After a poor winter, Moeen Ali has been dropped from the England team. Ben Jones looks at the data to explain what went wrong for the Beard That’s Feared.
Ashes defeats tend to bring renewal. Poor performances on the highest stage for English cricketers can see established careers ended swiftly, as an unforgiving public call for blood in the wake of defeat. Yet after a disastrous winter, during which England have lost five of the seven Tests they have played and are winless since September, only two players have been dropped from the team. One is James Vince, who has offered moments of sumptuous quality with the bat, but with little to no substance in terms of runs. The other is Moeen Ali.
The same Moeen Ali who less than nine months ago became the first ever to take 25 wickets and score 250 runs in a four-match Test series, but now finds himself looking at a summer of County Championship cricket, and white ball duty for his country.
“Okay”, you might chime in. “Perhaps that was a purple patch for Mo, and he’s never been able to sustain that success?” Quite the contrary, fictional critic; only four English spinners have taken more wickets in England than the 82 managed by Moeen, in the history of the game. All of the four bowlers above him on that list have played more than the 50 Tests the Worcestershire man has clocked up.
Yet despite this undeniably impressive record, Moeen seems unlikely to begin the English summer as their No.1 spinner, with few grumbles from fans and journalists alike. So why has the country’s collective cricketing patience run out for Moeen Ali?
One reason is that his poor tour of Australia (where he averaged 115) was not an anomaly. It points to a more long-running problem in the all-rounder’s game, that despite his excellence on home soil, there has been frustration with his form outside of England. In home Tests he averages 33.47 with the ball; away from home, he averages 52.27. In contrast to the slim number of players ahead of him in the record-books in England, a grand total of 15 English spinners have taken more wickets than Moeen away from home, and six of those players have done so in fewer matches.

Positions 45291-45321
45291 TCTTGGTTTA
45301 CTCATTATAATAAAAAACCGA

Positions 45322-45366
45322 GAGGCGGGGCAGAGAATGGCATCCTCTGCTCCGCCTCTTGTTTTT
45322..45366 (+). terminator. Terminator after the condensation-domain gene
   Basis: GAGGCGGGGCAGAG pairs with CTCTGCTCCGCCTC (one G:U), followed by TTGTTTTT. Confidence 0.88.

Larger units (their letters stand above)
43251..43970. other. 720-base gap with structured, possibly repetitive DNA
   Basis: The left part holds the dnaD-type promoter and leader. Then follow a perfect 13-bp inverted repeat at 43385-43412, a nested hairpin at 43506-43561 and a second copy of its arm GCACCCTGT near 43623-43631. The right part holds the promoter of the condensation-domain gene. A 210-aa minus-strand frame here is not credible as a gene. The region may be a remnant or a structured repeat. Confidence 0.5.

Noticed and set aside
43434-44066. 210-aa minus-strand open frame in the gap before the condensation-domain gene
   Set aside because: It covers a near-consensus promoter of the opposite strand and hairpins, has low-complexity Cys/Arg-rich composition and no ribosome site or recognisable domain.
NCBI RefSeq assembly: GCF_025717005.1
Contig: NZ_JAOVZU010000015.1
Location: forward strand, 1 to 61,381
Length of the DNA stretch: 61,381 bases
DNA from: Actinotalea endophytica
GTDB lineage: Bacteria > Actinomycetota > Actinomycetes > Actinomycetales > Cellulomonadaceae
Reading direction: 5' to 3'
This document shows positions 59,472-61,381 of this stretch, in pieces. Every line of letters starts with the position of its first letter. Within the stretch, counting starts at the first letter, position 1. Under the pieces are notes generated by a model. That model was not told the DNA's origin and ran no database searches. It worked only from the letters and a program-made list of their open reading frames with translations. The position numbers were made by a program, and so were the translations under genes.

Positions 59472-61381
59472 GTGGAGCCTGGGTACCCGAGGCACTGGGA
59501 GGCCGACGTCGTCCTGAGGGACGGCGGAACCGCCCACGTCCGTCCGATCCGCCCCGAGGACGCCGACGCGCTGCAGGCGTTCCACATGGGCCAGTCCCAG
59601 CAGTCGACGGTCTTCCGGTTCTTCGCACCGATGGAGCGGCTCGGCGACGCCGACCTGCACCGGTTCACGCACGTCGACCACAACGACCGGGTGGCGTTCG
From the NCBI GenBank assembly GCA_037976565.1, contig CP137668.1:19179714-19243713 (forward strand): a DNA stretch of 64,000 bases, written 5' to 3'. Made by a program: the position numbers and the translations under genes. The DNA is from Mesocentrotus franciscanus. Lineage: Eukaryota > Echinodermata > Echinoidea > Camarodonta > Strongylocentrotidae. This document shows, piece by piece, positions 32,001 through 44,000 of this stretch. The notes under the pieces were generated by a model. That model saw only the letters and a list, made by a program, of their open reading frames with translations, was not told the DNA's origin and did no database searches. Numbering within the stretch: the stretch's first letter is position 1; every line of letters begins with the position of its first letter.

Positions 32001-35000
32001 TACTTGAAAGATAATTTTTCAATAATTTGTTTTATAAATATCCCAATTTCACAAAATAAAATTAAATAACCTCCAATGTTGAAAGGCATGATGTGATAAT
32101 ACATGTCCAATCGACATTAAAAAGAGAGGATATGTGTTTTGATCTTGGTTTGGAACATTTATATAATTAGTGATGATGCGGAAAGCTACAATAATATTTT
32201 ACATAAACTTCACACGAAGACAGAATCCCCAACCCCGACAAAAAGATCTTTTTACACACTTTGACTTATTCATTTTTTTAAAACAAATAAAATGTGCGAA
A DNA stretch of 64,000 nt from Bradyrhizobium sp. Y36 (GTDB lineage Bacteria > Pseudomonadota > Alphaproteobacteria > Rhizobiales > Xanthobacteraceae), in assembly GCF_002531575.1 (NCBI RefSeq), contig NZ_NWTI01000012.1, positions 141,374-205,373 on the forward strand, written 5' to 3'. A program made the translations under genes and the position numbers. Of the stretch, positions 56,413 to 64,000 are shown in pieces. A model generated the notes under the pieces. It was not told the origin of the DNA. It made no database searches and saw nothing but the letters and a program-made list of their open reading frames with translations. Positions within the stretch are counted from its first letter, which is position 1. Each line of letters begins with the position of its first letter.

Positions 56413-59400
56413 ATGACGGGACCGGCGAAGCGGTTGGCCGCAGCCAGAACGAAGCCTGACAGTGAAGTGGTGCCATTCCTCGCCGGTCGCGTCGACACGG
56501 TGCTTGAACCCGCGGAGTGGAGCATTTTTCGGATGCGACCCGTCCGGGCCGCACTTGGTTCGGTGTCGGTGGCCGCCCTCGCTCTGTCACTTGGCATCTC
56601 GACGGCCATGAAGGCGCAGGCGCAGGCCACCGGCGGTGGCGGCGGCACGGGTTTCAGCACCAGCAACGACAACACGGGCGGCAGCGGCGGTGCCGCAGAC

Of course, part of the reason for his home dominance is the collective pressure built by an English bowling unit at its best in those conditions. Tied down by Anderson and his cronies hooping the ball around corners, visiting batsmen are forced to attack Moeen without due respect to his bowling, and attacking Moeen in England is a perilous mission, as shown below.
However, away from home on harder pitches (Australia and South Africa), or with England’s battery of seamers less of a threatening prospect (India), Moeen can be approached with a touch more caution. India, South Africa and Australia are not just the countries where Moeen is attacked most successfully, they are also the countries where he is attacked the least.
So, when the support from his seam bowling unit isn’t there, Moeen is seemingly unable to create and sustain pressure alone. This likely feeds into a second clear failing in his game; a recurring inability to lay a glove on genuinely top-class opposition. He’s played in 15 Test series, but in only three of those has he had a lower average with the ball than the England team as a whole, those series being India’s tour of England in 2014, England’s tour of Bangladesh in 2016, and South Africa’s tour of England in 2017. In other words, Moeen has rarely stood out as England’s key bowler, and has consistently underperformed with the ball compared with his teammates.
Equally, he has struggled in high-profile series,the ones where casual fans are drawn to watch and thus inevitably, to criticise. Moeen has played in four five-match Test series (the general signifier of flagship contests), and has averaged less than 60 with the ball in only one of them.
Ever since that first summer against India in 2014, the Sparkhill-born all-rounder has struggled to be a man for the big occasion, preferring a more reserved role as the consummate team performer.